“Beyond this plan, DTE will continue to add additional renewable energy resources,” Anderson said. “Reducing our company’s carbon emissions and developing cleaner sources of energy is a key priority for us. This work will also bring positive economic impacts such as job creation and local community revenue.”

In its statement, DTE said it has studied the engineering and the economics of Michigan’s energy future for two years before announcing last year its initiative to reduce carbon reduction emissions by more than 80 percent by 2050.

“We’ve concluded not only that the 80 percent reduction goal is achievable, it is achievable in a way that ensures Michigan’s power is safe, secure, affordable, reliable — and sustainable,” Anderson said. “There doesn’t have to be a choice between a healthy environment and a healthy economy, although the debate often gets framed that way. We can have both, if we invest in a smart way.”

Here are some additional highlights of DTE’s IRP:

  • The Pine River wind park will come online later this year and the Polaris wind park in 2019. The wind parks have capacity to generate up to 330 megawatts.
  • Another two additional wind parks are on the drawing boards that will provide a combined 375 megawatts and begin operation in 2021 and 2022.
  • Installing approximately 15 megawatts of new Michigan-based solar capacity over the next three years, increasing DTE’s solar capacity by almost 25 percent over the next three years.

Detroit-based DTE Energy’s electric utility serves 2.2 million customers in Southeast Michigan and its natural gas utility serving 1.3 million customers in Michigan.

The DTE portfolio also includes non-utility energy businesses focused on power and industrial projects, natural gas pipelines, gathering and storage, and energy marketing and trading.

Over the past several years, DTE’s earnings have been driven by non-utility business, primarily its gas pipelines and storage operations. In fiscal 2017 ended Dec. 31, DTE reported $153 million in profits on its gas pipeline business compared with $143 million on its electricity business and $53 million on natural gas sales.

DTE earned $1.1 billion in 2017, or $6.32 per share, compared with $868 million, or $4.83 per share in 2016. DTE also saved about $190 million from federal tax reform.

Apartments Outperform Office, Retail, Industrial Properties: NMHC Research

Apartments outperform other commercial real estate property types, on both a risk-adjusted and unadjusted basis, regardless of holding period, geographic region, metro size, and growth rate according to new research from the National Multifamily Housing Council Research Foundation.

In the first work of research funded by NMHC’s Research Foundation since it was launched in late 2016, Professors Dr. Mark J. Eppli (Marquette University) and Dr. Charles C. Tu (University of San Diego) examine a wide range of property and financial market characteristics to try to determine if apartment market over-performance stands up to the test of time.

“Over the last three decades, apartments have become a desired asset class among both domestic and foreign real estate investors because of their strong returns coupled with relatively low risk,” said Mark Obrinsky, NMHC’s Chief Economist. “Despite the different characteristics of apartment, office, retail, and industrial properties, one might expect competitive markets to reduce, even eliminate, the higher risk-adjusted returns on apartments. This research finds that not to be the case, however.”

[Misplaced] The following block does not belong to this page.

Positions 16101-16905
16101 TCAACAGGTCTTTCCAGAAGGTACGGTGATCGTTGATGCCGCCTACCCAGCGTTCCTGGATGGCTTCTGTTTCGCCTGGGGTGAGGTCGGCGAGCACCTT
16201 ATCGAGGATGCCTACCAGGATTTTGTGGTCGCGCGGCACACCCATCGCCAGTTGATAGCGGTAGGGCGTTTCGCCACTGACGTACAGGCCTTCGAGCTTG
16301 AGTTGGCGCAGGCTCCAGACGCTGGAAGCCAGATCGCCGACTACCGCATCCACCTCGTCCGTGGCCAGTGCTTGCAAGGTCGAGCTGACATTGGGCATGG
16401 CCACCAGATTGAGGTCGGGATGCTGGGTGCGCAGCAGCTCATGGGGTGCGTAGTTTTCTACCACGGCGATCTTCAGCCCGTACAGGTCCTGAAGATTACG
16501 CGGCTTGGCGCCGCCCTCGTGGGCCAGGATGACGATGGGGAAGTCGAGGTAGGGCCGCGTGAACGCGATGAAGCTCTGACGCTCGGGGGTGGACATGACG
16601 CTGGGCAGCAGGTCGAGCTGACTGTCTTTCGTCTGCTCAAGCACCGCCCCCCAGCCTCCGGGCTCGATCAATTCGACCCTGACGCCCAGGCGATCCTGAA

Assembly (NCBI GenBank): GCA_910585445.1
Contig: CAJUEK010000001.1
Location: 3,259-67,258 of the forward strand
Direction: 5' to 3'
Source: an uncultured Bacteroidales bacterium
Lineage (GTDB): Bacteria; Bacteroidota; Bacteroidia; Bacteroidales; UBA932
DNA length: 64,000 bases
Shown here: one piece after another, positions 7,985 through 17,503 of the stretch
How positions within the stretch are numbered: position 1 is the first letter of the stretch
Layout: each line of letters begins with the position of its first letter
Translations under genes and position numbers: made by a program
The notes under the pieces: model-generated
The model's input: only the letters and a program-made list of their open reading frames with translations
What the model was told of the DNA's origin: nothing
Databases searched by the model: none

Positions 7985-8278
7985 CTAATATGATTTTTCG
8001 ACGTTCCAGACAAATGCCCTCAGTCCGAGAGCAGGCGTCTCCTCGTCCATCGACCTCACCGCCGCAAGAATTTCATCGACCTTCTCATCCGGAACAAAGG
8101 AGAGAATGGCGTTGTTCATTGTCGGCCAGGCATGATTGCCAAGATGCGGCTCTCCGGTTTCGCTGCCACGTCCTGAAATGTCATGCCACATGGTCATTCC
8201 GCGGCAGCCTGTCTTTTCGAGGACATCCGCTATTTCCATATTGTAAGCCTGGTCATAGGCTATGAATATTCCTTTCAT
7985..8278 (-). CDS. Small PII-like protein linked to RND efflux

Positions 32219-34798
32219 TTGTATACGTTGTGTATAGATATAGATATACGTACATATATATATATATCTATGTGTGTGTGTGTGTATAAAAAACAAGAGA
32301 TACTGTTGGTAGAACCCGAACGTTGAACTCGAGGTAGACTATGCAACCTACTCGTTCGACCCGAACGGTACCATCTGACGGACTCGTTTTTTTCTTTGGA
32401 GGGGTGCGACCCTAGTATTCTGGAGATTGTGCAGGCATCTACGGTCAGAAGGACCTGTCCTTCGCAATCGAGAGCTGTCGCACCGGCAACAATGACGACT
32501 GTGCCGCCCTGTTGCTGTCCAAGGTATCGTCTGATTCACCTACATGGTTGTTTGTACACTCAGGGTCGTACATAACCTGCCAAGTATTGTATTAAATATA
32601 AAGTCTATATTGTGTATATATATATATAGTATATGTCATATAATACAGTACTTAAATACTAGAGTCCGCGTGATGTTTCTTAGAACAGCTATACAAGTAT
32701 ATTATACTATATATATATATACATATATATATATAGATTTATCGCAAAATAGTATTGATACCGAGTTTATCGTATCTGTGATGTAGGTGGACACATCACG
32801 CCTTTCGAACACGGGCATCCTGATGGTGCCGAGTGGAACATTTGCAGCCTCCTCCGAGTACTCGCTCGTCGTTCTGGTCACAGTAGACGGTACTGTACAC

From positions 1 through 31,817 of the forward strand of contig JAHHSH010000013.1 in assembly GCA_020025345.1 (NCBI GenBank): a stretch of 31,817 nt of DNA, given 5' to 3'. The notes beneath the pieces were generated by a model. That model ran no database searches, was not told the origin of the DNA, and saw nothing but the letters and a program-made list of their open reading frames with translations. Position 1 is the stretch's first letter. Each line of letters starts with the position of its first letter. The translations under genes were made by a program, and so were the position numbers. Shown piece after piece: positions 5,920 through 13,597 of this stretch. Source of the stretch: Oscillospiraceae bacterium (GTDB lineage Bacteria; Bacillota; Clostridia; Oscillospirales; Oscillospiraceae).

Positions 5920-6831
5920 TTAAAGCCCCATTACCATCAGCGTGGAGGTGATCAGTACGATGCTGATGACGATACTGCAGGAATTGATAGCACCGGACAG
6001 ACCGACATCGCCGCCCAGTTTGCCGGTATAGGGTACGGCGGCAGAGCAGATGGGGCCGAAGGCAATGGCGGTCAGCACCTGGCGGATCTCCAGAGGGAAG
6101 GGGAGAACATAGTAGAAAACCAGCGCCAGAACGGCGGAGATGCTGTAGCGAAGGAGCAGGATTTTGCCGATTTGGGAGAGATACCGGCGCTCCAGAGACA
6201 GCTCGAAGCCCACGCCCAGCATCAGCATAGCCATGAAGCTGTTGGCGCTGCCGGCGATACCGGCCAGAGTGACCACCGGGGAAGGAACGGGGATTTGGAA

According to the authors, part of the reason that apartment returns outperform other asset classes is because investors tend to underestimate capital expenditures for both office and industrial properties.

Drs. Eppli and Tu examined a wide range of property and financial market characteristics to try to find insights into expected investment returns. One result they documented is that acquiring properties immediately after a downturn boosts returns.

“We are delighted to publish this first research report from the NMHC Research Foundation,” said NMHC President and CEO Doug Bibby. “As the multifamily industry grows in sophistication, so must the quality and breadth of our analysis. Filling that need was our goal in creating the Foundation and this paper is one of many forthcoming works that will provide leading, actionable information for the apartment market.”

Lower-Income Americans Drive Consumer Sentiment to 14-Year High

America’s low-income earners boosted consumer sentiment to a 14-year high this month, while confidence among the nation’s highest earning workers fell.

The University of Michigan on Thursday said its consumer-sentiment index was 101.4 in March, down from an initial 102.0 reading for the month. The original and updated figure for March are both the highest levels since 2004. Economists surveyed by The Wall Street Journal had expected the final reading to remain at 102.0.

The index was 99.7 in February, the second-highest reading since 2004.

March’s gain from February was largely driven by lower-income households’ rising optimism, signaling that the U.S.’s tight labor market, which is pulling workers from the sidelines and pushing up wages in pockets of the country, could be making consumers giddy.

“All of the March gain in the Sentiment Index was among households with incomes in the bottom third… those in the middle third were unchanged, while the Index fell among households in the top third,” said Richard Curtin, the Michigan survey’s chief economist.

Meanwhile, some of the country’s highest earners expressed concerns with current economic policies, including the Trump administration’s recent tariff announcements. This offset positive reactions to the late-2017 tax overhaul among this higher income group.